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August 21, 2016

The Public Access Weekly: Weird science

by John_A

This week has been AI week here at Engadget, which means we’ve been examining the variety of ways that artificial intelligence is changing our technological landscape and our society as a whole — from meeting the bots that play Doom to looking at how AI could change the future of combat, policing and our roles in the workplace to asking why digital assistants often default to female voices and personalities, we’ve been all-AI, all week. It’s been pretty fun, actually.

Over in the community section, a quick heads up to our commenters: We’ve rolled out a “Censor” feature in comment threads which allows us to remove a comment that violates our community guidelines without removing the replies and responses to that comment. It looks like this:

So far we’ve only had to use this feature a handful of times — largely due to name-calling or cursing — but this at least gives us the ability to keep a conversation even if the person who started it was a bad actor.

Also, if you’re registering to be a Public Access member (which you can do here, hint, hint), please be aware that you must answer the specific registrations questions that are asked and please do not answer with joke replies. There are only a handful of questions on the Public Access registration form, which makes it occasionally challenging for our moderators to screen for spambots.

So, for example, if your answer to the question “Why do you want to join Public Access?” is “Your mom” or “42” then you may be mistaken for a bot. And we know it’s AI Week here, but… don’t get mistaken for a bot. (If you feel you’ve been rejected in error, you can always send an appeal with details to publicaccess@engadget.com. We’re pretty helpful.)

Looking for something to read? Check out:

Here are some things we said about the Samsung Galaxy Note 7 in the official Engadget review: “This is the best phone Samsung has ever made.” “..A premium device that can (and does) outshine the Galaxy S line on which it was based.” “…A fantastic smartphone that melds first-rate performance with a comfortable, water-resistant design.” That, of course, didn’t keep the commenters from disagreeing with us. Read on to find out what their objections and arguments are!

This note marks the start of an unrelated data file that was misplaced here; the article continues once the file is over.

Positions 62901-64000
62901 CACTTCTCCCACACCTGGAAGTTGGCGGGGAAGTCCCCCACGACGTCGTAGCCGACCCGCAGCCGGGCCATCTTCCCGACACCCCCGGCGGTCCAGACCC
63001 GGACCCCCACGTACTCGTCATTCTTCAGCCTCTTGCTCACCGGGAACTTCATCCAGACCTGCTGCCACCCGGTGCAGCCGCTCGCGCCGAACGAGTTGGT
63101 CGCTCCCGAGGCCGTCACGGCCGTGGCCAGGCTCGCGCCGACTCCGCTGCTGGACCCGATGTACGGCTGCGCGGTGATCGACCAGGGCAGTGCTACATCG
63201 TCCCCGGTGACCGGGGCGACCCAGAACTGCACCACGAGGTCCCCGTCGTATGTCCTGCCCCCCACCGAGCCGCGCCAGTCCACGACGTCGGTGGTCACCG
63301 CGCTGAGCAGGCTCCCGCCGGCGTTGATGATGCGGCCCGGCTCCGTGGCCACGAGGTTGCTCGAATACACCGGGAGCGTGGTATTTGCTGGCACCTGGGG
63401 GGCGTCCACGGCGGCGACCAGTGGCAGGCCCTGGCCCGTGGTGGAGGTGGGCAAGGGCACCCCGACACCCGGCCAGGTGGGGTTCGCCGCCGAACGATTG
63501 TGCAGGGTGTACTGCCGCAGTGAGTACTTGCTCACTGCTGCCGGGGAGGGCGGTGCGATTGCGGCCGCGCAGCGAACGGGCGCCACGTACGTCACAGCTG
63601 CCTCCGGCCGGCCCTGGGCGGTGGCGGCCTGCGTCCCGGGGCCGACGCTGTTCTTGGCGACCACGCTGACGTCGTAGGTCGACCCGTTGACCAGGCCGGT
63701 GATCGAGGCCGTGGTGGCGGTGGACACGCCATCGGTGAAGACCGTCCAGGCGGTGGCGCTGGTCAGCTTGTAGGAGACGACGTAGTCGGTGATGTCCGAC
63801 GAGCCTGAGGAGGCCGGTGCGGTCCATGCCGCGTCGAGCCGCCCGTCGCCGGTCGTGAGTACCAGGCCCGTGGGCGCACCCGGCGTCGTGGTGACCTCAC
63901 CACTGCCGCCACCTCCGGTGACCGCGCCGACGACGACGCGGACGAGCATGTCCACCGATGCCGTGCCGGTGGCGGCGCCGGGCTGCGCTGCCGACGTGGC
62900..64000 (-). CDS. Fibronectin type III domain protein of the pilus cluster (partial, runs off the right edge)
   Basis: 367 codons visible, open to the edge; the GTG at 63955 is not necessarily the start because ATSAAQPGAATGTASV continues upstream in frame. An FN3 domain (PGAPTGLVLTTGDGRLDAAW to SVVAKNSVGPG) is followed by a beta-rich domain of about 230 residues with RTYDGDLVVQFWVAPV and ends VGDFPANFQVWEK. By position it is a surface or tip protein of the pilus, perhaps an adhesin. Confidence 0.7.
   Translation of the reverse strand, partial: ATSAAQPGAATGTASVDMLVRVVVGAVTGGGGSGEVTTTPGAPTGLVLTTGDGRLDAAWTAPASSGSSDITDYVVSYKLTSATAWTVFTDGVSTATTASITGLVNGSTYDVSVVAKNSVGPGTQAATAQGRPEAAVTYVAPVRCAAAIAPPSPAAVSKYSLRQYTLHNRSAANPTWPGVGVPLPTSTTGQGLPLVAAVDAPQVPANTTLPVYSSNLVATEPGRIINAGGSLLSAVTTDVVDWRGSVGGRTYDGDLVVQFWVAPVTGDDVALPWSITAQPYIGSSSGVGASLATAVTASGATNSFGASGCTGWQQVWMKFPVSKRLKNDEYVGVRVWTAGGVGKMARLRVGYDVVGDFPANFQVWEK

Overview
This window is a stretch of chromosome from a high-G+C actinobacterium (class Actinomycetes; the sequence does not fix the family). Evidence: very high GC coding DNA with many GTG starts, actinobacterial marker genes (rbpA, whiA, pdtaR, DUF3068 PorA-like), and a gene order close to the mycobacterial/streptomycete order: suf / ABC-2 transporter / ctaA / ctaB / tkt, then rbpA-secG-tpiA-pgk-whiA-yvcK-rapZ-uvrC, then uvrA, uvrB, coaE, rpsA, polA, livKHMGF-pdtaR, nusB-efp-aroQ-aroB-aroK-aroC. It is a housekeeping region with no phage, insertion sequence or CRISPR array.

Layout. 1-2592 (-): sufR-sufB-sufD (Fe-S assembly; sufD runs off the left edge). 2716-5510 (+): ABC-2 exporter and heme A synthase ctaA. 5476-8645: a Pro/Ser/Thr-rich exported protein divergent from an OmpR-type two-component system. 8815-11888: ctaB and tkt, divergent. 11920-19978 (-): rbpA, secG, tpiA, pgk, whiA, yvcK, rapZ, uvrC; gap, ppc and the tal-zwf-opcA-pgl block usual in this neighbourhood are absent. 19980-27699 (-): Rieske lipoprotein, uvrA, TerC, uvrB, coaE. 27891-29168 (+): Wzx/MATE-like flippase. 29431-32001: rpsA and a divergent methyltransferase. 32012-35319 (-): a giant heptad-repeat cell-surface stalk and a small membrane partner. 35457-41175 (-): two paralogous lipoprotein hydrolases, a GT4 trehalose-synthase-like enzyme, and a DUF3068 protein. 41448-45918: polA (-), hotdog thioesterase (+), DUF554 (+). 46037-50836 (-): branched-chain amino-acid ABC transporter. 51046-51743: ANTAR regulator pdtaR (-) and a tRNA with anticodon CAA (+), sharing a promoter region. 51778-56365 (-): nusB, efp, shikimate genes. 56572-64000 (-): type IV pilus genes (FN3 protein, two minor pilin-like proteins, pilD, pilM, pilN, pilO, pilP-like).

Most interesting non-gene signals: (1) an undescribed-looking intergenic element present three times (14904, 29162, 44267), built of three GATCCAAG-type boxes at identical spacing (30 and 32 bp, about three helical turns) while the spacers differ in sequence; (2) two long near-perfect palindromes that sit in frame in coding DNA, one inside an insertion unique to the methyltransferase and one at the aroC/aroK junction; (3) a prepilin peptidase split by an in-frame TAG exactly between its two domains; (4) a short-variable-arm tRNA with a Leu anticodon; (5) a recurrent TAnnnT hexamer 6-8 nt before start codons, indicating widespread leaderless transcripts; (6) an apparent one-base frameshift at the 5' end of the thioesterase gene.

Over in our AI Week coverage, Jess Conditt’s article about artificial intelligence, consciousness and the human brain has provoked some truly interesting points, discussions and further reading suggestions in the comments.

The kerfuffle over disappearing headphone jacks, USB-Type C specs, adapters and the audio on smartphones is so, so very far from being over with Intel being the latest company to support an upgrade of the standard. This.. does not seem like a popular decision.

Looking for something to write about? Mull over:

We sat down with Xbox’s Aaron Greenberg to talk about gaming, Project Scorpio and whether this will be the “last console generation” which caused an immediate uproar in the comment section. Are the lines between PC gaming and console gaming blurring? Is there a reason to opt for one hardware option over the other? Will PC gamers and console gamers ever stop fighting over their respective platforms?

While the internet is particularly adept at helping consumers express their displeasure with a product or their bad service experiments, it’s rare to see positive feedback getting the same viral attention. On a more positive note: What tech company do you trust? What made/makes you trust them, and why do you continue to put your faith in this company?

Because there apparently aren’t enough chat apps out there already, Google is reworking Hangouts to focus more on business and enterprise users while consumers will be offered Duo, the new video chat app, and Allo, a text-based messaging app. Is business-use the best use of Hangouts? Are you eager to try out Duo and/or Allo? What’s your current favorite or most-used messaging app, and why?

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